# Fundamental theorem of calculus

The **fundamental theorem of calculus** is a theorem that links the concept of differentiating a function (calculating the gradient) with the concept of integrating a function (calculating the area under the curve). The two operations are inverses of each other apart from a constant value which is dependent on where one starts to compute area.

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The first part of the theorem, sometimes called the **first fundamental theorem of calculus**, states that one of the antiderivatives (also known as an *indefinite integral*), say *F*, of some function *f* may be obtained as the integral of *f* with a variable bound of integration. This implies the existence of antiderivatives for continuous functions.[1]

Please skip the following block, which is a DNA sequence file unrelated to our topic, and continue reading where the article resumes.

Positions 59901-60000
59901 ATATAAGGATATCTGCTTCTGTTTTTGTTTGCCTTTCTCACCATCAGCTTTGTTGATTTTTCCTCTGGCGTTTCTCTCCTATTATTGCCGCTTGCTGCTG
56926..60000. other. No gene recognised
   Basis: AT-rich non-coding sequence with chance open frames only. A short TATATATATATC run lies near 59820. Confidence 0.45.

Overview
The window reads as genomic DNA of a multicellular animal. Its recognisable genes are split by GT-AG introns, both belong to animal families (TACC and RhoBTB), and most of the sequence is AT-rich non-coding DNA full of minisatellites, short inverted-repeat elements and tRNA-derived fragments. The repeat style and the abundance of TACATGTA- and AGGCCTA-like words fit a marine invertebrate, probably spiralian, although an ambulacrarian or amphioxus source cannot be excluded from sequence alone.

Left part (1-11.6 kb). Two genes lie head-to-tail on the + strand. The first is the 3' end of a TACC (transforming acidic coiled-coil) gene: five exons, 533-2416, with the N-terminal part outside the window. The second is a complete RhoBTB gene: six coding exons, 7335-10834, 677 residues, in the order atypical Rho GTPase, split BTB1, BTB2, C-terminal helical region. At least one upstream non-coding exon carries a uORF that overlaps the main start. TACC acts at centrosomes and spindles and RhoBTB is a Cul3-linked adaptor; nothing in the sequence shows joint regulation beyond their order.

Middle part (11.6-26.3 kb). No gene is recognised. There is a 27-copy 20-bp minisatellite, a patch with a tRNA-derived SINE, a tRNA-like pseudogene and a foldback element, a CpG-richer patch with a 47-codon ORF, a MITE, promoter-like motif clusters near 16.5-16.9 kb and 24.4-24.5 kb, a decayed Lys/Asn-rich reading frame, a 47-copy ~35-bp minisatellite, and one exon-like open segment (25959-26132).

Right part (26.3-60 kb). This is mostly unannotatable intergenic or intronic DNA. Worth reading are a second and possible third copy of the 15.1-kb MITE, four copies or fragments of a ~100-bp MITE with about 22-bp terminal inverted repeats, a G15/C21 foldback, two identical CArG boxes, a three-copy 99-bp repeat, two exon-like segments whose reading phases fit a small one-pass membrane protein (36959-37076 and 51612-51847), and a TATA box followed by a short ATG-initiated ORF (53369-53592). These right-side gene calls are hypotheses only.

Conversely, the second part of the theorem, sometimes called the **second fundamental theorem of calculus**, states that the integral of a function *f* over some interval can be computed by using any one, say *F*, of its infinitely many antiderivatives. This part of the theorem has key practical applications, because explicitly finding the antiderivative of a function by symbolic integration avoids numerical integration to compute integrals.